- Salt - I use Diamond Crystal Kosher Salt which dissolves quickly and is half as salty as other brands. If measuring by weight, it doesn't matter what brand of salt you use. But if you're measuring by volume and using a different brand of salt, even a different brand of kosher salt, cut the amount of salt in half.
- Yeast - I use instant yeast, sometimes called "rapid rise" "quick rise" or "bread machine yeast" in my baking recipes.
- Water - As part of this recipe you'll make a caraway seed tea with hot-but-not-boiling water. It's super important that you let the water cool to a warm-lukewarm temperature before adding it to the dough; temperatures over 110°F can kill the yeast.
Testing Notes: Blending Rye Flour and Bread Flour
Rye flour is so low in gluten that on its own, it can't develop the strength and structure needed to support a whole loaf of bread. So most rye bread recipes don't use 100% rye flour.
My goal with this recipe was to use as much rye flour as I could while keeping the same great chewy texture you expect from bagels. To balance rye flour's low gluten content, I blended it with with bread flour, which is a high gluten flour.
I started by testing my plain bagel recipe with 25% rye flour by baker's percentage*. I tested a few different ratios of rye flour and bread flour, but ultimately found that 30% rye flour and 70% bread flour was the perfect ratio for my rye bagels.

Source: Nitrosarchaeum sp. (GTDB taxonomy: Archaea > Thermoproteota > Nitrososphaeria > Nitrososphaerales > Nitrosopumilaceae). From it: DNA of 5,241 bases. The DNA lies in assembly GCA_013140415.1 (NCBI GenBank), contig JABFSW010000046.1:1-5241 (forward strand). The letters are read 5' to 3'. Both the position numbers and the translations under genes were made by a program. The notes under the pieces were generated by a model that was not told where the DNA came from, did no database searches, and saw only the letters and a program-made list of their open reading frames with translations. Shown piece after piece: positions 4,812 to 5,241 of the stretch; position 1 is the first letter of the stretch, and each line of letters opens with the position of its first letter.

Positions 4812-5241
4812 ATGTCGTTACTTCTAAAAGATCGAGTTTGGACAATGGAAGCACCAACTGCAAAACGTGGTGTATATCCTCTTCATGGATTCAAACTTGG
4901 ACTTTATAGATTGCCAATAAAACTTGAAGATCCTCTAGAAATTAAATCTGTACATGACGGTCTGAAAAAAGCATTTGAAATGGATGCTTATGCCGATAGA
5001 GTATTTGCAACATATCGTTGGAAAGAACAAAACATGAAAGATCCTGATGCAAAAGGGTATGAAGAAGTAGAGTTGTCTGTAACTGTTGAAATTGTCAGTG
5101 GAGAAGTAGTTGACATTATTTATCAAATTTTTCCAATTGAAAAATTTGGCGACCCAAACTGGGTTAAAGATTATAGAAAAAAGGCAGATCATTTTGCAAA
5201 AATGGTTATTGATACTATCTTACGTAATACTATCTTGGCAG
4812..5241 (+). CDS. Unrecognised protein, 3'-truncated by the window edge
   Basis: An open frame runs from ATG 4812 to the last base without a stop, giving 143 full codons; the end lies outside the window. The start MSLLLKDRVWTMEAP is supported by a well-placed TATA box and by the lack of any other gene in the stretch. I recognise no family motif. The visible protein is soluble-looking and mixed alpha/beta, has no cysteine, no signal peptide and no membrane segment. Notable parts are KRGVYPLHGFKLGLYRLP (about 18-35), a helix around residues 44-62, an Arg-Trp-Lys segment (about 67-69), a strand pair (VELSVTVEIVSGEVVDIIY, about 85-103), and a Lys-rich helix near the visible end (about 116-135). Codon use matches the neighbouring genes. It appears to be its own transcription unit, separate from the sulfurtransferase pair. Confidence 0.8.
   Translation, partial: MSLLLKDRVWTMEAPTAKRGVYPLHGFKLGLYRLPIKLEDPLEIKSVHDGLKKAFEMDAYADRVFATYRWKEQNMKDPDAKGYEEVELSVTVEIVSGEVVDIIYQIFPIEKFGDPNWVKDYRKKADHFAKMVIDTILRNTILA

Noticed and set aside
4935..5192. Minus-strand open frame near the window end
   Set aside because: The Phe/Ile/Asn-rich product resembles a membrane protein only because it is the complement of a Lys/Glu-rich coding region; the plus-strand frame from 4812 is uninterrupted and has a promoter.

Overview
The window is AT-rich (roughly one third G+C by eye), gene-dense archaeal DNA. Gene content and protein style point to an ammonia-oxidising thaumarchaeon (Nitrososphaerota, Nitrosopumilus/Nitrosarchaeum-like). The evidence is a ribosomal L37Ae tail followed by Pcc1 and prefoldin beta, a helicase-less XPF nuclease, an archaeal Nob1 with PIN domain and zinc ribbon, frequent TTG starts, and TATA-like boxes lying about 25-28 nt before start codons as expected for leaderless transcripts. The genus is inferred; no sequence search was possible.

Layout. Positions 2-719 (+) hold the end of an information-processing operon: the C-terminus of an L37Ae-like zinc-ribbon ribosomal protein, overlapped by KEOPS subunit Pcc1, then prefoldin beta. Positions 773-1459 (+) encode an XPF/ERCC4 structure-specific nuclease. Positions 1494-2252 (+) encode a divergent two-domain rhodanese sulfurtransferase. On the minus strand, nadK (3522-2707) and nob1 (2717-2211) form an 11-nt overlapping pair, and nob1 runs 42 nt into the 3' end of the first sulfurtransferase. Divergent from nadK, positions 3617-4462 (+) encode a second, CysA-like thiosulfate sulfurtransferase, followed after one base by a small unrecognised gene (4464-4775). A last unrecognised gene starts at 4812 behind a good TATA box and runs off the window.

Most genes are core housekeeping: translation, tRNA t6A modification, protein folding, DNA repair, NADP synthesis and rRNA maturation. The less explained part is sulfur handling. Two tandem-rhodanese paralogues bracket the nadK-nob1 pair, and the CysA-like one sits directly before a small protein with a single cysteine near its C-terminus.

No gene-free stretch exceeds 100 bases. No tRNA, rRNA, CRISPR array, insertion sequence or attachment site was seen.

Bread flour, with its higher protein content, is the flour traditionally used in bagel recipes because it results in chewier bagels. Though many of my bagel recipes use all purpose flour to make them more beginner friendly, there are some cases where bread flour really is necessary.
Because rye flour is a low-gluten flour, these rye bagels really do need to be paired with a high-gluten flour — use bread flour in this recipe for best results.
*If you're new to baker's percentage, this means that, of the total amount of flour in the recipe, it uses 30% rye flour and 70% bread flour. Every ingredient can be calculated this way using the total combined amount of flour as 100%; for example, with 300 grams of water to 500 grams of flour, this recipe is a 60% hydration dough.
How to Make Rye Bagels
We're following standard bagel making process here. Use a kitchen scale to weigh your ingredients. You'll have a hard time getting the rye bagel dough to the right consistency if you don't use weight measurements.